A Treatment Update
As I mentioned in my previous posts about my treatment journey, it’s never as easy or straightforward as you hope it will be. It seems inevitable that once things are ironed out, something else will come up and negate all the hard work that has been done up to that point. And, unfortunately, that just happened to me.
Too high to be safe
When I ended my last posts about my treatment, I happily noted that with the addition of an immunosuppressant, my hives finally seemed to be under control. Well, things have taken a turn. A few weeks ago, my doctor ran some bloodwork. He was checking for a few things, but one of the tests he ran was to check the level of the immunosuppressant in my system. When the labs came back a few days later the level of the immunosuppressant was high. And I don’t mean a little high, I mean high, high.
My doctor recommended decreasing the dose of the medication and rechecking the levels a few weeks later. So I decreased the doses and went back to the lab to see if the decrease in dose was enough to lower the levels in my body. It took a few days for the test to come back, but when it did, it wasn’t the good news I was hoping for. My levels were still elevated, and although they weren’t quite as high as they had been the weeks prior, it was still too high to be safe. My doctor sent me a message almost as soon as possible. The lab results came back. He said that he didn’t think we would be able to lower the dose enough for me to obtain a safe level, while still being therapeutically effective. He told me that I needed to go ahead and stop the medication that day.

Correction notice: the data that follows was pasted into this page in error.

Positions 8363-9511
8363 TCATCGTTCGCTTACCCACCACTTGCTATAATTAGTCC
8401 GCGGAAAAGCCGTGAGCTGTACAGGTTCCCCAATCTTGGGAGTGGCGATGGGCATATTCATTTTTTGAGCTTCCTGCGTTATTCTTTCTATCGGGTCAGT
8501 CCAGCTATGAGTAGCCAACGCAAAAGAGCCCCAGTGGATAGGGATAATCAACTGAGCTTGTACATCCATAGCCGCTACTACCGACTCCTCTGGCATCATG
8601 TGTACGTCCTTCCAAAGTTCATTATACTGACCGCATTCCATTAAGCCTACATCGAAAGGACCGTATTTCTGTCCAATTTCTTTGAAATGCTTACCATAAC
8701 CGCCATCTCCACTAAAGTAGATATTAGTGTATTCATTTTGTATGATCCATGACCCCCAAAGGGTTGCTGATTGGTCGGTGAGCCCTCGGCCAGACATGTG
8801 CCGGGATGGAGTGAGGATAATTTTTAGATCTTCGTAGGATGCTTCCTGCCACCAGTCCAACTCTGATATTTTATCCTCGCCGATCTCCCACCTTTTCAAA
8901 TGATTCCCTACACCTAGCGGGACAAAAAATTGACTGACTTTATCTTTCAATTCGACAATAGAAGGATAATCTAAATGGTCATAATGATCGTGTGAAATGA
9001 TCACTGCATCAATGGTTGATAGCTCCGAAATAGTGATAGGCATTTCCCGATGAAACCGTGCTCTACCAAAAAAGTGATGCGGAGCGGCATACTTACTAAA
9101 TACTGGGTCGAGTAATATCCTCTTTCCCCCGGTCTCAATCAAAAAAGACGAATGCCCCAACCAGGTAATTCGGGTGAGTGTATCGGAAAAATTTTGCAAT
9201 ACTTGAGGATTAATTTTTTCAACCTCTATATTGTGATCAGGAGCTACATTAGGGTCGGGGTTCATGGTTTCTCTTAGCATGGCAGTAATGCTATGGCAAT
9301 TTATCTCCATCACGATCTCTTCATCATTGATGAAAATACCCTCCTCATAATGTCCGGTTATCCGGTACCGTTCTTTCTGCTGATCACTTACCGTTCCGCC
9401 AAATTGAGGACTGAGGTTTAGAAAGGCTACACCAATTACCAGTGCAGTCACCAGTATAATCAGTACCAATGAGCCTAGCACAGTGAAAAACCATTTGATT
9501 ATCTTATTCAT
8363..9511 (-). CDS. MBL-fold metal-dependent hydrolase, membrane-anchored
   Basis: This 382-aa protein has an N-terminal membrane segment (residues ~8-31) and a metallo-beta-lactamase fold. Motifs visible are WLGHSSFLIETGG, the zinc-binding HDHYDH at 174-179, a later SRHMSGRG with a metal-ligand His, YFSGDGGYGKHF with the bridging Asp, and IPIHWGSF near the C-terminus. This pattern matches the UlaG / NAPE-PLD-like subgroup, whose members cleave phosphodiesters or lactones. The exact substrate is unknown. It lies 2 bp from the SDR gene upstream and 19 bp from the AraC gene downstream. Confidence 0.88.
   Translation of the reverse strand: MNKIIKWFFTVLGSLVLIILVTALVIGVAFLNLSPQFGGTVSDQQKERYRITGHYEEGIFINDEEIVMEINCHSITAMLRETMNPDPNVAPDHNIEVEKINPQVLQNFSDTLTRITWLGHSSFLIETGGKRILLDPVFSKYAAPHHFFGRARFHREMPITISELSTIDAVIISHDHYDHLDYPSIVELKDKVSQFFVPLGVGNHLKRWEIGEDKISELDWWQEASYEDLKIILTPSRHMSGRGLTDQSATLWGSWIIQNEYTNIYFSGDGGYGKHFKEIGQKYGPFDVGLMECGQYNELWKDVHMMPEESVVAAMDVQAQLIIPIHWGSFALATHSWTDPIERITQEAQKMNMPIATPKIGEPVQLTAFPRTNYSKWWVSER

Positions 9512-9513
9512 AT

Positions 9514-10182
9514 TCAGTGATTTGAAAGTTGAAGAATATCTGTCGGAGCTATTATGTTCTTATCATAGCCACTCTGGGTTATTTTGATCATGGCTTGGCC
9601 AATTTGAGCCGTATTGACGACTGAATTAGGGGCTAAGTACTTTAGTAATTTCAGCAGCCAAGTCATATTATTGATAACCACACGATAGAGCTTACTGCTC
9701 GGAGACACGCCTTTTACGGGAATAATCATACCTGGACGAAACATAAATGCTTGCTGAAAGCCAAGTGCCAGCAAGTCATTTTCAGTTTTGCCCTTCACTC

Considering my options
I’m not sure disappointment is the word to describe how I felt. Defeated might be a more appropriate term. After months of searching for a way to control my hives, the only medication that was providing adequate relief was quickly taken away.
So now the question is, where to next? Fortunately, there are still a lot of options available for me to try. My doctor and I have discussed many alternatives in the past, so he asked me to consider my options and let him know what I decide.
I poured over these alternatives for hours, looking up how the different options would work (from a pharmacological standpoint), how they would interact with the medications I’m already taking, and which medications have the best evidence of being effective for chronic hives. To be honest, I was pretty overwhelmed. Not just from considering my options, but the impact of losing the thing that was keeping my hives under control.
I sent a message back to my doctor with a list of options I would like to try, and the order I would prefer to consider them. There are lots of factors to take into consideration, so each option has a list of pros and cons. It’s been a few days since I sent him my lists, and I’m still waiting to hear back from him.
Aside from some intense itching, my symptoms haven’t been too unmanageable since stopping the immunosuppressant, but I’m still holding my breath, hoping my hives will not return with a vengeance. Hopefully, by the time you are reading this, there will be a sequel with some exciting news to share about successful treatments in my future. I look forward to writing that article. But right now, I’m in a holding pattern, waiting to see what’s next.
What kind of disappointments have you faced on your journey to treat your hives? Let us know in the comments.
How well do you feel you manage your chronic hives?